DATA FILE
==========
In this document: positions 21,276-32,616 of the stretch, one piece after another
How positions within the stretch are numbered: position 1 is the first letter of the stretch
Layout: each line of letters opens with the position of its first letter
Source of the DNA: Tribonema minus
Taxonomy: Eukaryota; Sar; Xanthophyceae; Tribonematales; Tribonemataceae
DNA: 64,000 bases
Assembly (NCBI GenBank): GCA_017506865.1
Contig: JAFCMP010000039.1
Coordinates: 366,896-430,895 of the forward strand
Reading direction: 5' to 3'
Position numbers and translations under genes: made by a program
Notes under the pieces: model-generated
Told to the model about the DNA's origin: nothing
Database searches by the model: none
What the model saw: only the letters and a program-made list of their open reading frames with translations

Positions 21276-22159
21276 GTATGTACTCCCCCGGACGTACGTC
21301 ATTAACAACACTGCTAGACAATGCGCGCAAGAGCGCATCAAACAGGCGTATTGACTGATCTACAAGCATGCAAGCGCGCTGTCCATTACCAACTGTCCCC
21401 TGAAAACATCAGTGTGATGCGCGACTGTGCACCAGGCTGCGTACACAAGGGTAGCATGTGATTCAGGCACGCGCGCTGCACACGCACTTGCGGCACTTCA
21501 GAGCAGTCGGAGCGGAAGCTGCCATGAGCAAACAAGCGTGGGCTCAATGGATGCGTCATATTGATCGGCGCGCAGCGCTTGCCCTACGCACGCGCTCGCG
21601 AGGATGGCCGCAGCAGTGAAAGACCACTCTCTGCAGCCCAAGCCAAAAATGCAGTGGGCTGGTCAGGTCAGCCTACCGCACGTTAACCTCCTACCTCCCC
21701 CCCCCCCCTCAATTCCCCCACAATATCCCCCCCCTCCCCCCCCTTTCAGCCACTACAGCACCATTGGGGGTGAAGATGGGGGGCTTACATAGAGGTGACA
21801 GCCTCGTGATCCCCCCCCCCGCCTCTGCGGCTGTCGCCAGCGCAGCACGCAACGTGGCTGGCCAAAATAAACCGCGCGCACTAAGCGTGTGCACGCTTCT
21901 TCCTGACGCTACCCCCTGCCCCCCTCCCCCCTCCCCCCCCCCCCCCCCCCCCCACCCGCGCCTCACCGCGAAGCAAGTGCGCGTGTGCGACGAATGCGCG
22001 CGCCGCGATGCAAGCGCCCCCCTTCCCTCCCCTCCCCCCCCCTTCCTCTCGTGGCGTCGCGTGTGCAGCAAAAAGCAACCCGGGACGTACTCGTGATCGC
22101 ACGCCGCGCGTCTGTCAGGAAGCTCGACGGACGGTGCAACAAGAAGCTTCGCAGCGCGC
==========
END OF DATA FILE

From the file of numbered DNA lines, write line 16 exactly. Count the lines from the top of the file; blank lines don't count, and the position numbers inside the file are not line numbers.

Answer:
Positions 21276-22159